“The ethos is you’re literally being dropped in the middle of nowhere, and you fend for yourself. At the most extreme, you might not even know the country you’re going to until you arrive,” Murray-John says, noting that partners and friends can collude to coordinate visas and vaccinations in this instance. “Everyone says, ‘I’m so well traveled, but I just want to do something different.’”
Typically, the Get Lost program lasts for a week or so, and includes some prep work and training in situ, followed by a few days of adventure solo—under the watchful but distant eye of a guide or two. It’s capped with a bout of five-star R&R as a reward.
A typical Get Lost client is the high-powered corporate executive who hired Murray-John to challenge her in every way: she was whisked to the Mongolian steppes, where she rode horses and dirt bikes, kayaked down rivers, and even lived with a local family, helping them as they moved from winter to summer pastures.
“Everyone says, ‘I’m so well traveled, but I just want to do something different.’”
Nothing compares, though, to the trips organized by Based on a True Story (BOATS), a firm owned and run by Niel Fox. Fox rarely grants interviews, and the firm is determinedly discreet. He was a pioneer in this sector, first planning such Indiana Jones–meets–The Mole–type trips for his boss, a Russian oligarch, almost 20 years ago; soon after, he left his employ to set up BOATS.
No two trips planned by Fox are alike, and each of them combines storytelling—hence the name—with mystery, adventure, and puzzles. A prime example of its approach was the quest-like honeymoon recently commissioned by one wealthy couple in which the journey was inspired by an ancient legend: in the 13th century, an emperor cast nine jewels around the world, each an embodiment of an aspect of life, to avoid their falling into the hands of the advancing Mogul hordes.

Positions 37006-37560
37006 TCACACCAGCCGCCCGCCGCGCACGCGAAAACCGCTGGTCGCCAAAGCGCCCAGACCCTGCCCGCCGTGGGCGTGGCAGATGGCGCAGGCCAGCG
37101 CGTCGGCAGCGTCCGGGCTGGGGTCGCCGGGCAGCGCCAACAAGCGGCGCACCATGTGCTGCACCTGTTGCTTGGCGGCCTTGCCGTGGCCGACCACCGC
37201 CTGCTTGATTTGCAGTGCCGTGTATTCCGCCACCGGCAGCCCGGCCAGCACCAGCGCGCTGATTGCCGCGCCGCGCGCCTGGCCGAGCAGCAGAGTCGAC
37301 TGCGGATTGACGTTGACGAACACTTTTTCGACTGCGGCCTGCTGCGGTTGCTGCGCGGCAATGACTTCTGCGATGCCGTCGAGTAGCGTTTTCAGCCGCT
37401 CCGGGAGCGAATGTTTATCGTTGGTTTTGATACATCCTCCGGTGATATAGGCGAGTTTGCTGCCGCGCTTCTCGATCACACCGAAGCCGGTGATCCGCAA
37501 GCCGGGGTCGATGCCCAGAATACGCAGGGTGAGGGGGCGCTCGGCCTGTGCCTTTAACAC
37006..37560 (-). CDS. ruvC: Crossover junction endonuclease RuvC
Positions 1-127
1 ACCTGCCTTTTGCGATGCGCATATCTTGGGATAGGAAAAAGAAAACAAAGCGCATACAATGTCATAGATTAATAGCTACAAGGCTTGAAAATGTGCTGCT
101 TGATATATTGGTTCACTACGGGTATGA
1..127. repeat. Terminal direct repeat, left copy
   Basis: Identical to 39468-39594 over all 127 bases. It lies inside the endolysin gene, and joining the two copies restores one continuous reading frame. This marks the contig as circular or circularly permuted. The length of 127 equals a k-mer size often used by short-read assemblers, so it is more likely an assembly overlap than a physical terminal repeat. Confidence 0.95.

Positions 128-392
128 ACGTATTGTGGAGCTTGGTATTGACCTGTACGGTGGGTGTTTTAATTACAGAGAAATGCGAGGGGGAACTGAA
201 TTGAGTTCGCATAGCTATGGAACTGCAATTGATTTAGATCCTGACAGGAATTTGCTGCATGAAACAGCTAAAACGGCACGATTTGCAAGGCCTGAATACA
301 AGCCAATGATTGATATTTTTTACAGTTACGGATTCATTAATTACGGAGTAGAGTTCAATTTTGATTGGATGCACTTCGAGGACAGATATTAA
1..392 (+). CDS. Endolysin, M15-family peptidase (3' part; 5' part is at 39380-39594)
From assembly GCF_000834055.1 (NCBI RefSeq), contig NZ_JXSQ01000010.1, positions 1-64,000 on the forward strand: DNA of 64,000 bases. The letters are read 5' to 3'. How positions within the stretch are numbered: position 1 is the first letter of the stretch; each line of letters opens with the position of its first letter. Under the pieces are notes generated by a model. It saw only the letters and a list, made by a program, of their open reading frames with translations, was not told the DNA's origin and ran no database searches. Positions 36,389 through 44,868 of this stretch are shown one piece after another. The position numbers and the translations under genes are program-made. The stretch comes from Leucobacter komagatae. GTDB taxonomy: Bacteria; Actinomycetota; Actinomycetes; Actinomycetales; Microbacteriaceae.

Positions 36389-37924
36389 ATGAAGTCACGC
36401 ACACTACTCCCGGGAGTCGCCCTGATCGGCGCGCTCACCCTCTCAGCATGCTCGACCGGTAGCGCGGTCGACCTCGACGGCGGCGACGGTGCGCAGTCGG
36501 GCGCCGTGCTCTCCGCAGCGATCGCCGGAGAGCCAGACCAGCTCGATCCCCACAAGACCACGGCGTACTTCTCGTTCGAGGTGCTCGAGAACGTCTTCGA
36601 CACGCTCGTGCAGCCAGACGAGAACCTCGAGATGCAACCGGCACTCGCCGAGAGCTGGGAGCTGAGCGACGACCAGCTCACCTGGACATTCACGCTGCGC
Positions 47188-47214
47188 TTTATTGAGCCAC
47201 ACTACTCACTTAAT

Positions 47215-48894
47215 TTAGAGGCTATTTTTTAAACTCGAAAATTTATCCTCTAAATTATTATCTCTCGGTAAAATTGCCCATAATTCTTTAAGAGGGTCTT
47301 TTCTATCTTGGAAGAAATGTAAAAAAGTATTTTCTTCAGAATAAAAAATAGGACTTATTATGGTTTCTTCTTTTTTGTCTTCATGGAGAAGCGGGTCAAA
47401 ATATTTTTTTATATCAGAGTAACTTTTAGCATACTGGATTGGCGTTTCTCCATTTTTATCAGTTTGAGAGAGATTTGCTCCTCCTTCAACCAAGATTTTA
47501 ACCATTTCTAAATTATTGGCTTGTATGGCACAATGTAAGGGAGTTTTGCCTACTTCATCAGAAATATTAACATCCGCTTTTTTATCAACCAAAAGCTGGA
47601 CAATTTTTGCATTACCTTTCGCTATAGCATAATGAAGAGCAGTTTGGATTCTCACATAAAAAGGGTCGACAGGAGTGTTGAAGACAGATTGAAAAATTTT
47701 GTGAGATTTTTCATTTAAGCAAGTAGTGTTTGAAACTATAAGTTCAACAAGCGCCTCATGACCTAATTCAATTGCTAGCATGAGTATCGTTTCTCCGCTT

BOATS arranged for them to hopscotch by private plane around Asia and America, collecting nine Avengers-like “Infinity Stones.” The journey climaxed in a super-yacht charter to a deserted island in the Caribbean, where they found a treasure chest containing the last stone. It unlocked a box they’d received at the trip’s outset, containing a final keepsake.
Fox has also transported a family to ancient Greece via a series of vignettes in the Peloponnese, where actors played figures such as Apollo and Medusa, enlisting the children to solve puzzles and determine their next port of call. It was inspired, per the family, by the need to say farewell to their previous yacht and christen their new vessel.
“What sets my business apart from what other people do is that we deal in surprises more than anything else. We create a narrative that’s theirs alone,” he tells Air Mail, of trips that cost at least $250,000 but usually top $1 million or more. “Just step into our world, relax, and it’ll happen.”
To hear Mark Ellwood reveal more about his story, listen to him on AIR MAIL’s Morning Meeting podcast
As he says, Mark Ellwood focuses on “froth in all its forms.” He has written for AIR MAIL about the turmoil inside Moda Operandi. He is also a columnist for Bloomberg Pursuits, the creator and a co-host of Bloomberg’s Travel Genius podcast, and the author of Bargain Fever: How to Shop in a Discounted World